The Republicans Are a Sad, Pathetic Political Party

Republicans Are Crashing
I was in the process of writing a long-ish post about why I’m voting for Senator Obama next month, and who knows – maybe I’ll still finish and publish it. But if you want a good idea, just go visit The Corner on the National Review Online site. The amount of pettiness, paranoia, and hate filling that page is simply appalling.

Our world is facing some of the biggest problems in at least 50 years, and these idiots are actively ignoring them while encouraging John McCain to ramp up his public support of Muslim/Socialist/Terrorist conspiracy theories. This only serves to motivate the completely illogical hate spouted by McCain/Palin supporters like this:

I’ve been a conservative Republican for at least 16 of my 30 years (yes, I was and still am a huge political nerd), but I’m sorry – The Republican party does not deserve to win this Presidential election. The movement (if you can still call it one) is bankrupt of ideas and is pursuing the same losing strategy (Nobama) the Democrats used in 2004 (Anyone but Bush). And don’t even get me started on Sarah Palin…

I agree almost completely with Culture11’s David Kuo who wrote the following in a recent post:

…John McCain has no real idea why he should be president. He knows that he has grueling contempt for his opponent. He knows, intuitively, that he is a better, more tested man. But when it comes to specific policies and solutions he is intellectually, philosophically, and politically vacuous.

In that he is a perfect reflection of conservatism in America today.

Today’s conservatism is lost. It is so lost it doesn’t actually know if it lost at sea, lost in space, or lost in a desert. It lacks moral courage, a philosophical core, and intellectual certitude. McCain’s defeat will help change all of that because his defeat will lead to a debate within conservatism unlike anything in several decades.

I welcome that debate, and hope it revitalizes the movement and allows it to break free of the political dogma currently plaguing it. Until then, however, I’ll be voting for That One.

  • http://undefined Samuel

    There needs to be a concerted effort for another party altogether. I’d love to see a reform of the Green Party and make it viable option in our political system.

  • Randy

    What ideas does Obama have? More taxes? How original. And get out of Iraq. More originality. That’s been the Democratic platform for years. Apart from that and the trumpeting of “change”, no other specifics, just change (McCain says change, but he’s been more detailed), he has offered what?

    So as a conservative, you are willing to abandon the country to his insubstantial ideology for the mere sake of change?

    BTW, I think he has an ideology, he’s just doing an Hillary move and hiding his agenda. Please reply if you think other and I’d love to hear your argument. No diatribes or rancor, just a little online discuss…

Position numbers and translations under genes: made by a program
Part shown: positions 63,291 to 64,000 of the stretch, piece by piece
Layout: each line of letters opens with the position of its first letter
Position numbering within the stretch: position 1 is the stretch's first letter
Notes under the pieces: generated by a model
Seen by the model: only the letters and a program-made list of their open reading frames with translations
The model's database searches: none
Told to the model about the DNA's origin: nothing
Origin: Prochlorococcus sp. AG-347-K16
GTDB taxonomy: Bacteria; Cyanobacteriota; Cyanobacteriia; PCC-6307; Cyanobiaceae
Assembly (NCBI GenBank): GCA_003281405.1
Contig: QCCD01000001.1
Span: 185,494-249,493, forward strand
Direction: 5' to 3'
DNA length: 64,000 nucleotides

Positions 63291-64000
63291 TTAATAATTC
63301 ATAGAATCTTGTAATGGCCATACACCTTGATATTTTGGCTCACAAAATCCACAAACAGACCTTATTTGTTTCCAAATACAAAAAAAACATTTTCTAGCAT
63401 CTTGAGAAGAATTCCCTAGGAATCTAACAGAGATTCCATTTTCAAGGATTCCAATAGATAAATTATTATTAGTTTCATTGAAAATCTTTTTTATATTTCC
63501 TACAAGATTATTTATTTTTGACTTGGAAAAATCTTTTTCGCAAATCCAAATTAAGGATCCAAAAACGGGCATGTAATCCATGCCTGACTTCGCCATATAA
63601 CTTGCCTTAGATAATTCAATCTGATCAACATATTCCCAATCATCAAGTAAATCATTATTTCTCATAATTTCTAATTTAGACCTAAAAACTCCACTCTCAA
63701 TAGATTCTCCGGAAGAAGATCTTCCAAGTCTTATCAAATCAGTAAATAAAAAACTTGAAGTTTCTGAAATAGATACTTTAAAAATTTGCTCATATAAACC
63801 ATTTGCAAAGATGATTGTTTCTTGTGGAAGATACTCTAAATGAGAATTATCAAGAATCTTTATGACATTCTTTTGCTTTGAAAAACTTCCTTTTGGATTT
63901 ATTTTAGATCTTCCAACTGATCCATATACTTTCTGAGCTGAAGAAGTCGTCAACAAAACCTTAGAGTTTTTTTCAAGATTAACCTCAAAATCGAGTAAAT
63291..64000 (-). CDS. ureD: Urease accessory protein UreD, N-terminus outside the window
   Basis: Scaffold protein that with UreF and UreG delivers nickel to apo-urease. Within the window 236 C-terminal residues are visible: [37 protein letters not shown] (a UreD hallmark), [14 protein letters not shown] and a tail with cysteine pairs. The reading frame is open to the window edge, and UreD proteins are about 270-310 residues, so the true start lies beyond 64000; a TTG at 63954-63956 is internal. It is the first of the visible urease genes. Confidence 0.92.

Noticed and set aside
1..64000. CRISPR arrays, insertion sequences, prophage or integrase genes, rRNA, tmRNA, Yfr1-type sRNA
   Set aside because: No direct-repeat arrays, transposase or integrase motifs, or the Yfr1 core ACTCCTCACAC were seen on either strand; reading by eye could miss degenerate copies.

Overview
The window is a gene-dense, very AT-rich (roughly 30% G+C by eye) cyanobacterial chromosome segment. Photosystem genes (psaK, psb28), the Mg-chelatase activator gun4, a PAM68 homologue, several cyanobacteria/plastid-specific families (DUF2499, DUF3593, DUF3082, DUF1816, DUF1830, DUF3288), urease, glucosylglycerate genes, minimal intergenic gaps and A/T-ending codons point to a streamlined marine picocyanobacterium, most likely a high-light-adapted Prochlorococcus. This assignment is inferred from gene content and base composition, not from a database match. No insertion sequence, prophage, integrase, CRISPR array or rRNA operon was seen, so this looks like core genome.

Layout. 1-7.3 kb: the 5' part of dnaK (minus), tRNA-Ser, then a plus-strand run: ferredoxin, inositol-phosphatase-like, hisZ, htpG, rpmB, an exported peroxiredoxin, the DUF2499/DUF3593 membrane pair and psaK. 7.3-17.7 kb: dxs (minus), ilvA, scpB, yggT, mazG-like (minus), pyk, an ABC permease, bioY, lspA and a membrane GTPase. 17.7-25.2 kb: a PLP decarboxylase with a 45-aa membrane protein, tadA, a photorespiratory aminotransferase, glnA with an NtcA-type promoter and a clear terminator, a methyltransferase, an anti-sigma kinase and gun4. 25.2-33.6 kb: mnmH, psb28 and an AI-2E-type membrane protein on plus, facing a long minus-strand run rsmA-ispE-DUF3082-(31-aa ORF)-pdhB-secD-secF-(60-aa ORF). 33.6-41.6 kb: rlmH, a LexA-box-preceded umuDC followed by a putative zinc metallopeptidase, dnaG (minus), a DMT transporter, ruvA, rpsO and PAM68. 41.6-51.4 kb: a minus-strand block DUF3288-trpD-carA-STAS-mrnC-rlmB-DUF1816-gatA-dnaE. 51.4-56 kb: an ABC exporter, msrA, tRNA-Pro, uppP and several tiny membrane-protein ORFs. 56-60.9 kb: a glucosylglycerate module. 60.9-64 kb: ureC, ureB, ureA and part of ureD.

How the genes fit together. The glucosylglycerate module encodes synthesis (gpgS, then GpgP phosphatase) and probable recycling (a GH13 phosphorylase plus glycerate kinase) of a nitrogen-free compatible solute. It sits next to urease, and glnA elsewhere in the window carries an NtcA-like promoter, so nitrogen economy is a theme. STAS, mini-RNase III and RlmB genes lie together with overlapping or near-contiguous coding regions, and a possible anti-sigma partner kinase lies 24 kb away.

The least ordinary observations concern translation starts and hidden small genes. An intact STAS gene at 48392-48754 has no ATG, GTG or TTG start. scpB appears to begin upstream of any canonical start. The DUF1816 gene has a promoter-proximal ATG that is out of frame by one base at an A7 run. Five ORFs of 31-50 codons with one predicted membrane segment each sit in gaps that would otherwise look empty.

• http://www.berbs.us Jason

    Randy:

    Sorry this reply is late – some of my comment notifications ended up in my spam filter.

    A lot has obviously happened in this country since your comment, but I’ll try to keep things relevant to when you wrote it.

    I don’t think either campaign had a lot of original ideas – there rarely are any these days. The important thing Obama had going for him was that the ideas he campaigned on were distinctly different from McCain’s – the same ones we that mostly failed during the Bush administration. And if you think Obama ran (and won) a two year campaign on “change” without any specifics, you need to dig a little deeper. His policy proposals were well covered by newspapers and other media outlets.

    And to answer your question, no – I don’t believe I’m abandoning our country to Obama’s “insubstantial ideology”. He has a liberal philosophy, no doubt. But based on his history in Illinois and his time in the Senate, I feel pretty strongly that he is not a partisan hack, and will in fact govern as a left-leaning moderate. He’s very much an intellectual (refreshing after the Bush years), and is very thoughtful about understanding all sides to an issue. I could be wrong about this, but I’m willing to give him a chance. I’ll hold him to it in 2012.

    As for the Republicans, we deserved to lose this year. The party is bankrupt of ideas (it turns out tax cuts aren’t the answer to every problem), and desperately needs the debate happening right now. It is becoming increasingly old, rural, white, and religious, a niche that, if well served, looks forward to years of marginalization.

    David Brookes was dead on when he said the immediate reaction to the election by some Republicans would be that the party lost because it “wasn’t conservative enough”. Frankly, the conservative principles that once won elections haven’t kept up with a changing country. Retreating to a core message of God, Guns, and Gays is not the answer. And neither is populism and anti-intellectualism.

    I want, and we need, a healthy Republican party in the country. But, I don’t think that it’ll look like the one that’s currently out of power. I don’t know who will be the one to lead it out of the trench its currently in (Newt, again?), but I hope it happens sooner, rather than later.

    Thanks for the comment,

    Jason